Commenting on the FOI’s revelations, Labour AM Tom Copley said: “We’ve had a commitment from the Mayor to reducing consultancy costs, TfL must now follow through. 

“At a time when TfL are having to tighten their purse strings because the government are removing their operational grant, it begs the question whether this is value for money.”

Source : MayorWatch.co.uk

Institute Of Licensing Writes To Government To Highlight Failure In Taxi And PH Licensing System


The Institute of Licensing (IoL) has written to the Government to raise concerns about failings in the taxi and private hire licensing system that is putting public safety at risk.

IoL President, James Button, said in the letter: 
“We are aware that there is currently much discussion ongoing in relation to the licensing of taxi and private hire drivers, operators and vehicle owners, including the recently established working party by Minister of State John Hayes MP.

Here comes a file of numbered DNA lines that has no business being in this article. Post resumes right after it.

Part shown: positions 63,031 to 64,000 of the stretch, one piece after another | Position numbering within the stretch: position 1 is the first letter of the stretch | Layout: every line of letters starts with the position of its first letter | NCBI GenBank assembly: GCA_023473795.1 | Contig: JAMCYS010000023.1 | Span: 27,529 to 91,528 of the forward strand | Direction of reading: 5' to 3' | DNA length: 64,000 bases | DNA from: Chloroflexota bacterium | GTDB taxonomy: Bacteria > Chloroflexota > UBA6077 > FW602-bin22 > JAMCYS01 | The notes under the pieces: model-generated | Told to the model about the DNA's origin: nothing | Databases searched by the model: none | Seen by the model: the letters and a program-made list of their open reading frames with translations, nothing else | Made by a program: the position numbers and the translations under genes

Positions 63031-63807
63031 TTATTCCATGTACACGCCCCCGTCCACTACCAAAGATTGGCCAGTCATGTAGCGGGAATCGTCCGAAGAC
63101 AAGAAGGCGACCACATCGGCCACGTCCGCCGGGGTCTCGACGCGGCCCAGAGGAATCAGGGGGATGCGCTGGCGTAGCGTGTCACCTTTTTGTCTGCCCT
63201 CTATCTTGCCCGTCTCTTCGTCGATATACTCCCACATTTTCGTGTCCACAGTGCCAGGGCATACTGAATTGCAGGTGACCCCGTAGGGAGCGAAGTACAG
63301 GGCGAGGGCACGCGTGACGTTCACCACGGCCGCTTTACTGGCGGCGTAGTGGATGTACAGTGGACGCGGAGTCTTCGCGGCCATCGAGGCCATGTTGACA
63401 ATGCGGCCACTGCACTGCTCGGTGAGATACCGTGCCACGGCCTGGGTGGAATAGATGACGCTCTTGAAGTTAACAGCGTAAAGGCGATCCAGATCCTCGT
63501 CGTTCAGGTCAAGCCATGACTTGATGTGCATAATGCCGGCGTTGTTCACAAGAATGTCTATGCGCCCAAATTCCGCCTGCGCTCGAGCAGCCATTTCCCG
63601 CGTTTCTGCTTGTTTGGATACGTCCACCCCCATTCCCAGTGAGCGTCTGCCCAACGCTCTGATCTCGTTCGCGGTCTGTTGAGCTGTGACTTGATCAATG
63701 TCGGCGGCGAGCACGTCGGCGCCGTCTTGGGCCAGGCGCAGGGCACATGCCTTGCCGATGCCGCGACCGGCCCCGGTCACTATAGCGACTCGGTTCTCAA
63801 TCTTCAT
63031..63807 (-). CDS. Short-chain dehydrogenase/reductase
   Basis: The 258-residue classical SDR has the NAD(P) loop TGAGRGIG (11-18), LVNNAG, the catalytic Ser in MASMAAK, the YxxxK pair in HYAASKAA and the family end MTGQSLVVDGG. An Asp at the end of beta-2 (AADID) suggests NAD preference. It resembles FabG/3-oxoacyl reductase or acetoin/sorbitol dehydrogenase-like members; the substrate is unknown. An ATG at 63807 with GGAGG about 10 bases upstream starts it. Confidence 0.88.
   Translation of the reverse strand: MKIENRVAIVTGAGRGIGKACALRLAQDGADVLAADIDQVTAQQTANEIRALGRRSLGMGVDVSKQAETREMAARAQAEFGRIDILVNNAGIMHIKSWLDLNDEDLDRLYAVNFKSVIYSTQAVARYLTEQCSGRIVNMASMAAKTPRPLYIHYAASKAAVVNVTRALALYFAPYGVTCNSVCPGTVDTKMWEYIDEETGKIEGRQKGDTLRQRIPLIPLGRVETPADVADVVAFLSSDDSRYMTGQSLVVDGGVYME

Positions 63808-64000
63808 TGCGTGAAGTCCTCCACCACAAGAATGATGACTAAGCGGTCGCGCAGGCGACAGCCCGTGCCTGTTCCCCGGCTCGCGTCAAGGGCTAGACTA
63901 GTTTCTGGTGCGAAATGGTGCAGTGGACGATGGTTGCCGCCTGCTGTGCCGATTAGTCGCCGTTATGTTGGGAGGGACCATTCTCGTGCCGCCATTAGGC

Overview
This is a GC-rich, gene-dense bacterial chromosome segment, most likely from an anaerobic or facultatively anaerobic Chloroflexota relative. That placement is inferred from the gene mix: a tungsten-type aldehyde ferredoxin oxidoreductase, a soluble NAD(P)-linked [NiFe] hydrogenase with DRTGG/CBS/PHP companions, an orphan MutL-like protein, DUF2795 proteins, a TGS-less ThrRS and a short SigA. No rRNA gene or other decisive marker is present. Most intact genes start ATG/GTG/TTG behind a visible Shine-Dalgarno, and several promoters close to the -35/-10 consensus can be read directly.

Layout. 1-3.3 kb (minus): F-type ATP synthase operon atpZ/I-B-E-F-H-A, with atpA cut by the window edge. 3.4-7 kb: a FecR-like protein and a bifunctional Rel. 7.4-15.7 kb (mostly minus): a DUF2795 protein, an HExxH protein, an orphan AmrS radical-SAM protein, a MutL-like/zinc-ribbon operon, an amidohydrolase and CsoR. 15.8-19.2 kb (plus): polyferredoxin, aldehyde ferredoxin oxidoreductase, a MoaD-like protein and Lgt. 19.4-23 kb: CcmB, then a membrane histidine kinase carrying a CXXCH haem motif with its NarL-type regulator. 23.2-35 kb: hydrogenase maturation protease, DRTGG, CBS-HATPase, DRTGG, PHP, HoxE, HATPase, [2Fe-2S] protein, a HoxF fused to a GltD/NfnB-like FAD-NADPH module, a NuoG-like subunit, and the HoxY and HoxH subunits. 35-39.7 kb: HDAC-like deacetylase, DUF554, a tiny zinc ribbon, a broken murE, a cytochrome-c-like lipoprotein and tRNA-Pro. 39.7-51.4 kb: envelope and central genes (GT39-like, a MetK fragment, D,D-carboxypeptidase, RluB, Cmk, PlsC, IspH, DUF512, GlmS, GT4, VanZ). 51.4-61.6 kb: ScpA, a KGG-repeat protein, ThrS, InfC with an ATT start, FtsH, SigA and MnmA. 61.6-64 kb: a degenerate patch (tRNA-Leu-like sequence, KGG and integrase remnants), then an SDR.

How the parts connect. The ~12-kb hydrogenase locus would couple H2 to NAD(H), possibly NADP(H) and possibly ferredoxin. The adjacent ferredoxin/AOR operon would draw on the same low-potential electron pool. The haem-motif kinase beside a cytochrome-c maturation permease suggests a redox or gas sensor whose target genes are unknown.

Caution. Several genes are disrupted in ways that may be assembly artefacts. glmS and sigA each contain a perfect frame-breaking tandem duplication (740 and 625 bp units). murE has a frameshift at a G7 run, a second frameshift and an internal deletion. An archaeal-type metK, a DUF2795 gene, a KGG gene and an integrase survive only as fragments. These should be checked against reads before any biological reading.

We are conscious that any discussions must seriously consider the adequacies of current arrangements concerning criminality checks, data sharing and ability of licensing authorities and police practitioners to identify concerns relating to licensed individuals and those seeking to be licensed with a view to maintaining public safety and taking appropriate action as necessary.”

The letter addressed to the Home Office, DfT, National Police Chiefs Council and the chairman of the newly established Taxi and Private Hire Working Group, outlined the result of its member’s survey about the level of checks undertaken, data sharing with the police and other similar issues: